, September 11, 2008 (ENS) - The Chilean Congress today unanimously approved a bill declaring Chilean jurisdictional waters to be a whale sanctuary. Now, the bill heads to the desk of President Michelle Bachelet who originally submitted the measure to Congress. She is expected to announce the bill as a Law of the Republic shortly.
Chilean conservation and fishermen's groups praised the legislators for supporting the will of the Chilean people regarding cetacean conservation in the waters off Chile's 3,400 mile (5,500 km) long coast.
They said the final approval of the law will allow Chile to attend the intersessional meeting of the International Whaling Commission next week in Florida with a strong message of conservation and non-lethal use of cetaceans.
Centro de Conservación Cetacea, CCC; Centro Ecoceanos; and the National Federation of Artisan Fishers of Chile, known by its Spanish acronym CONAPACH, are the organizations behind the campaign "Chile 2008, A Whale Sanctuary." They participated in the entire legislative process.
For Barbara Galletti, president of CCC, approval of this measure represents "great progress for the country."
"We are extremely happy with the consensus obtained in support of the law, including the national and international community, the legislative and executive branch and the Chilean Navy," said Galletti.
"We are certain that this is the most important marine conservation legacy achieved for future generations and the foundation to construct new agreements oriented to the protection of the marine biodiversity," she said.
Referring to an action alert made last Thursday to collect signatures in support of the sanctuary that were handed to the president of the Chamber of Senators yesterday, Galletti said, "We would like to thank the thousands of people that responded to our final call to have the project approved. Their signatures were fundamental to have a whale sanctuary in Chile today."
Juan Carlos Cardenas, executive director of Centro Ecoceanos, said, "This is the first historical landmark of the 21st century in marine environmental conservation in Chile and demonstrates that the informed participation of the civil society can achieve changes towards a new relation with nature, which is what the majority of the people wants."
Cosme Caracciolo, secretary of CONAPACH, said, "This is the response of the political world to the position and demands of the civil society. With the national survey conducted by CCC to Adminark-GfK last April, it became clear that 99 percent of the Chilean people demand the protection of cetacean species."
"This is a project of the Chilean people and the Chilean organizations to defend life," Caracciolo said. "We are extremely happy since this law will help us as a country to protect the marine biodiversity. It is our duty and obligation to do so."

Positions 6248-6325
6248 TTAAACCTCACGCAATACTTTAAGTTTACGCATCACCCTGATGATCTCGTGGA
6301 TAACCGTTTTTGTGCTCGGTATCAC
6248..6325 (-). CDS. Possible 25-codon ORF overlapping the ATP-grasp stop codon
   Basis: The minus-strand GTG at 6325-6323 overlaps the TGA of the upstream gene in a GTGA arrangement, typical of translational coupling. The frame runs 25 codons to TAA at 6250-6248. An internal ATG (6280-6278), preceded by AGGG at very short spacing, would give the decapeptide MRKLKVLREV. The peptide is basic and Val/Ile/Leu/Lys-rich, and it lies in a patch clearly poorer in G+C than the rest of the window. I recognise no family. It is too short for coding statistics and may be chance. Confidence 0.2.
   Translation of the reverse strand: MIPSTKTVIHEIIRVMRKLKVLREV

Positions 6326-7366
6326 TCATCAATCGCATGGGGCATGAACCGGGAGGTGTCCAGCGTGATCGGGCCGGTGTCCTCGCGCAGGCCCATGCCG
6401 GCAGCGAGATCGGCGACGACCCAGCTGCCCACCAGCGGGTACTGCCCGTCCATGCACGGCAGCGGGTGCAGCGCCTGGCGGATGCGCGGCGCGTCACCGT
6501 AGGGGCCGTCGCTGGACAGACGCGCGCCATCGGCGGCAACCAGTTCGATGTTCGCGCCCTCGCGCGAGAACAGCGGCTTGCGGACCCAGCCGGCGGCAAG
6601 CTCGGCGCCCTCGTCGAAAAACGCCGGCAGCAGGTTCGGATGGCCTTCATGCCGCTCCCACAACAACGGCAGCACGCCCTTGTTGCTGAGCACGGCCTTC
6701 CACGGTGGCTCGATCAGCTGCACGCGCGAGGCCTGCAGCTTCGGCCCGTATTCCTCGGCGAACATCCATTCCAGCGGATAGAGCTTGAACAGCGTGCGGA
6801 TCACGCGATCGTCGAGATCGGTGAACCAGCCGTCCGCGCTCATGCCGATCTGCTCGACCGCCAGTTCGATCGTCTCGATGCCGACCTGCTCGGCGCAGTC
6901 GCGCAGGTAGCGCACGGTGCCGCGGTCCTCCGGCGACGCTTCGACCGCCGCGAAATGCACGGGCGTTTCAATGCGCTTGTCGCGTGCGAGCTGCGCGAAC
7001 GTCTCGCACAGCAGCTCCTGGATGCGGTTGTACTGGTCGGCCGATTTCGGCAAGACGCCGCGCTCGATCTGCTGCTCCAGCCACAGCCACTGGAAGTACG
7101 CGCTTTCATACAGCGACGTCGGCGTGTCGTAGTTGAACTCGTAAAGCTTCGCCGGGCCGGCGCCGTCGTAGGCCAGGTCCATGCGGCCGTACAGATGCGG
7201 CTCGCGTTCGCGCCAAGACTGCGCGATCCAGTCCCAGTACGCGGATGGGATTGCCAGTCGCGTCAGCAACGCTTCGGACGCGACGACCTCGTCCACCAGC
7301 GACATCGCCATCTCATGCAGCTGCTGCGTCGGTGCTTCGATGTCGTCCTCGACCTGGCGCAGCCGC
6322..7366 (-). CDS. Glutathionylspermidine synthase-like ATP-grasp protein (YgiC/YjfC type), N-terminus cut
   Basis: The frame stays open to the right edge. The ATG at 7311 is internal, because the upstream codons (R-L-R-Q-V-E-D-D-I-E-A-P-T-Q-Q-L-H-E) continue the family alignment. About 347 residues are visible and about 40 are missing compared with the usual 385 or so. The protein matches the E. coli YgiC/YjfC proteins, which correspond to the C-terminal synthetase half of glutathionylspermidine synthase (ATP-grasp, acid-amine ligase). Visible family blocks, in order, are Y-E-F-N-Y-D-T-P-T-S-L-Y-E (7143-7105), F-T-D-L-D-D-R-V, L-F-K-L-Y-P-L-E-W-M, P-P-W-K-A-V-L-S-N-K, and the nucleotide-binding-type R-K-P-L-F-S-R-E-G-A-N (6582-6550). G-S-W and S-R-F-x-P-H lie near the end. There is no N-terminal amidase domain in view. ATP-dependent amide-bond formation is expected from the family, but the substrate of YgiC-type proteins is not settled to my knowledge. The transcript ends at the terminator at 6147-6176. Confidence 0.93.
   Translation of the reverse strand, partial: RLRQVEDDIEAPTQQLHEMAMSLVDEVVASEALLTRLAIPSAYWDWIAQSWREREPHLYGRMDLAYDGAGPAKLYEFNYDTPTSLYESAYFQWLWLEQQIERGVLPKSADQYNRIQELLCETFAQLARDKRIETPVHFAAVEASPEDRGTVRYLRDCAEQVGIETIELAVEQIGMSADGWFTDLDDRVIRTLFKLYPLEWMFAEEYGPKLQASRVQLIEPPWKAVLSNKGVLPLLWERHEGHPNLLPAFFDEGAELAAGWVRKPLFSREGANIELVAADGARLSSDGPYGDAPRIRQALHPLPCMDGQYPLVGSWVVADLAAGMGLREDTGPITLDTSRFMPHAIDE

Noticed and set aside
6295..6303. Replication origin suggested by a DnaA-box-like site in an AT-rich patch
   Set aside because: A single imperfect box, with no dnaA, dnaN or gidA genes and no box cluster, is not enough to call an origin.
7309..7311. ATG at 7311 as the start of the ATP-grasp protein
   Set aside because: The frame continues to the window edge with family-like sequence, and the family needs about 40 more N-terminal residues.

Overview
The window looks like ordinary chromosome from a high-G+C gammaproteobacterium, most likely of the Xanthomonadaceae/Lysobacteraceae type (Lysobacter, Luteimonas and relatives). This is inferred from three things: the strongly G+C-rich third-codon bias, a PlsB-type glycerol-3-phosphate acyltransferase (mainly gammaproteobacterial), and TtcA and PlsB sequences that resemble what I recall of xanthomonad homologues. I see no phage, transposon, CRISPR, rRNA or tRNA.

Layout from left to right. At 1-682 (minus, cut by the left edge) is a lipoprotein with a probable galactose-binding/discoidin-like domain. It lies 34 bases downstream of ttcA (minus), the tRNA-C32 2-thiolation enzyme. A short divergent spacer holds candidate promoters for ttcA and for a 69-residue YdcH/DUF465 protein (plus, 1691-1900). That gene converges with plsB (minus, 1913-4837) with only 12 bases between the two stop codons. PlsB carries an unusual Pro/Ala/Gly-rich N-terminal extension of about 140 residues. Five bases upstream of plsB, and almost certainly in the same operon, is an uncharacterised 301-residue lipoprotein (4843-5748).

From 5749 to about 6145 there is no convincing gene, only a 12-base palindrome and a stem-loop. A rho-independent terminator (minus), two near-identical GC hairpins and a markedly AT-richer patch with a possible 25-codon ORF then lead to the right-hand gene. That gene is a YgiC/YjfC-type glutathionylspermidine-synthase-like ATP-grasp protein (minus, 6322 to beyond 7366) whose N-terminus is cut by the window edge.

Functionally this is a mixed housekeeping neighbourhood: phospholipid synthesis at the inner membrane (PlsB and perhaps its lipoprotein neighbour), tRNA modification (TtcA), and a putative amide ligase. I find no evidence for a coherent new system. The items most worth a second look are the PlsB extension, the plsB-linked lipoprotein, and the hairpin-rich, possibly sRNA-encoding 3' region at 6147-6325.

During the debate in the Senate on Wednesday, Senators Antonio Horvath and Juan Pablo Letelier underlined the conservation provisions in the new law such as avoidance of vessel collisions with whales in Chilean jurisdictional waters.
Senator Letelier said, "The initiative presented by the executive branch was improved and will allow us to make an act of sovereignty over our maritime territory."
"It has been a historical inflection where we say no to those nations that challenge international agreements related to the whale conservation," he said, referring to the pro-whaling nations such as Japan, Norway and Iceland.
Senator Letelier highlighted the role of civil society and nongovernmental organizations, particularly CCC and Ecoceanos, in generating public awareness and support for cetacean conservation, non-lethal research and the need to create whale sanctuaries.
He thanked President Bachelet for taking the demands of civil society and sending the projected law to Congress.
In the Chamber of Deputies this morning, Deputies Guido Girardi, Pablo Galilea and Fernando Meza stressed the importance of this project for the country. The deputies approved the whale sanctuary unanimously with 53 votes in favor and no negative votes or abstentions.
Environment Minister Ana Lya Uriarte, who attended both sessions, highlighted the consensus achieved in support of the law and the work conducted by the civil society organizations that were present in the session, CCC and CONAPACH.
Minister Uriarte said approval of the project was "an emblematic agreement between the executive and legislative branches. This is an example for the protection of our environment in a very special day for our country."
For previous ENS coverage of this issue see: Chilean President Proposes Whaling Ban, Whale Sanctuary
Copyright Environment News Service (ENS) 2008. All rights reserved.
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